compatibility issues.

- Maintenance and documentation takes a lot of time.  Often, it looks
  like contributors expect us to maintain their contributed code.

- Copyright issues are not trivial.  It's important for INRIA and the
  Caml consortium to own the copyright on everything in the core
  distribution.  Significant contributions by others would therefore
  require copyright transfers, whose legality in the French copyright
  law is unclear.

Moreover, a *lot* of the suggested enhancements can be done equally
well, if not better, without touching the core OCaml distribution.
A typical example is syntactic sugar (for regexps, for hashtables, etc):
all this can easily be done as Camlp4 syntax extensions, so don't
expect it to end up in the (already way too rich) core language syntax.

> Recently there has been a long discussion on this list about enhancing 
> the Unix module, and no one from INRIA has said a word about it; this is 
> very discouraging.

Again, this is essentially by lack of time.  If you want my opinion on
this discussion:

- Changing the organization and naming of the Unix library is out of
the question.  Yes, it could be organized a bit more nicely, but that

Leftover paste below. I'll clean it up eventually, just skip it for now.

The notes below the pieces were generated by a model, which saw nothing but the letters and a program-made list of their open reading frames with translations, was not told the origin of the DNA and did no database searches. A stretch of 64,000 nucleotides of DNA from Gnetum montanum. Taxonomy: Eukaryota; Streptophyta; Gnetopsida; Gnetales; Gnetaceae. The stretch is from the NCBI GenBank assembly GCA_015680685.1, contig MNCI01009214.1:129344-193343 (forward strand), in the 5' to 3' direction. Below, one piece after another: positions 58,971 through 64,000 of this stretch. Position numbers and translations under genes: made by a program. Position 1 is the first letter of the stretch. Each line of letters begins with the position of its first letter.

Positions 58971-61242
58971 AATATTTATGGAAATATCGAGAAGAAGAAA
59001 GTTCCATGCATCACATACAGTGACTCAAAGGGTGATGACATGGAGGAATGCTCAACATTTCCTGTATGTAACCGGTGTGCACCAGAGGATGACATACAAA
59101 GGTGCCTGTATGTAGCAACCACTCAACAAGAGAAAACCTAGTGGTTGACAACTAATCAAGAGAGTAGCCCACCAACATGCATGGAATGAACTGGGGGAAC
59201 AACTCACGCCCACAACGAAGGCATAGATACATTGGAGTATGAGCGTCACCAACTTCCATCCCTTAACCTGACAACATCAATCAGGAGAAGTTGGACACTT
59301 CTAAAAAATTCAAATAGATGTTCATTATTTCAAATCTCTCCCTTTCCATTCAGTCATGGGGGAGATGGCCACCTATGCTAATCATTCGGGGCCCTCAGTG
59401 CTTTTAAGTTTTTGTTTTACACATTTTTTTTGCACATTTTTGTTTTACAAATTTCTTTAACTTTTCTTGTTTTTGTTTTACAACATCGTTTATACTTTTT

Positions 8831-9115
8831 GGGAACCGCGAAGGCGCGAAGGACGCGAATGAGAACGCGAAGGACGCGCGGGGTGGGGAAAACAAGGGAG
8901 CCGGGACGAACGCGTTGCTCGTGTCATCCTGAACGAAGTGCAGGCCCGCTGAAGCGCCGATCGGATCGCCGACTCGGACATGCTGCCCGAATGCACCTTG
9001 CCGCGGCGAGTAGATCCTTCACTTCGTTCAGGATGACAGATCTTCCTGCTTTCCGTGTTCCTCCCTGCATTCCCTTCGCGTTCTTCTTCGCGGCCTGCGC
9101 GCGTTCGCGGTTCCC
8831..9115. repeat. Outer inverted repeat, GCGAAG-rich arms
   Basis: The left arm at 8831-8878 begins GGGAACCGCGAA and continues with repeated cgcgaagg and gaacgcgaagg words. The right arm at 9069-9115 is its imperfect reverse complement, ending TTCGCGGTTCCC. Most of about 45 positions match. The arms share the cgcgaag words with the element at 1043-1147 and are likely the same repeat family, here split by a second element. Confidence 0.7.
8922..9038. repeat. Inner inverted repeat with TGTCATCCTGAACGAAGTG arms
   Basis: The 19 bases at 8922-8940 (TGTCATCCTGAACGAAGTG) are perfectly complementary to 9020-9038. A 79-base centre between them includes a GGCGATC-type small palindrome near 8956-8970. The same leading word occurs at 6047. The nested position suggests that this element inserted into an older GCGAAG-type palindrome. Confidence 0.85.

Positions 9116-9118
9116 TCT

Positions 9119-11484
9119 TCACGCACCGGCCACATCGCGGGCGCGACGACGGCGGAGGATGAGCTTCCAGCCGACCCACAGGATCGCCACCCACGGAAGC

doesn't deserve breaking all the existing code that uses it.  Still,
the Caml module system makes it easy to wrap existing code in a
different interface, so everyone is welcome to come up with a
differently-structued OS interface.

- IPv6 support is on my to do list.  Missing POSIX syscalls can be
added on a case by case basis if there is clear need.  Having a full
POSIX interface just for the sake of it is low on my priorities.

- Extending the Unix library is a lot harder than what most
contributors realize, because of portability and autoconfiguration
issues.  The world isn't just the latest Linux release.  Writing and
testing the autoconf code for an extension (e.g. IPv6) is often harder
than writing the C-Caml wrapper code for it.

> Has ocaml-lib.sourceforge.net been rejected?

By whom?  It seems like ExtLib is progressing, and if it's good it
will be widely adopted by OCaml users (just like, say, Markus Mottl's
PCRE library was widely adopted).  I don't have anything to say on
this matter.

> INRIA silently working on its own library enhancements which will be 
> incompatibly replace some of the enhancements developed by the 
> community?

As a matter of fact, no, we're not.  But even if we were, these would
not "replace" the work done by others, but at most compete with it.
Users get to choose.

> Is there a plan for the future development of Caml?

The short-term plans are stabilizing the core distribution, preserve
compatibility, and refrain from major user-visible changes.  We are
discussing some internal changes e.g. on the run-time representation
of objects, but these should not change the user's view of the system.
If GODI doesn't take up, maybe we'll invest more efforts into library
packaging and installation frameworks.

> We are like the man in Kafka's novel _The Trial_, who stands for
> years at the door of the Law, and is never told whether he will be
> seen, or when, or if not, why not.

Aren't you overdoing it a little bit? :-)

- Xavier Leroy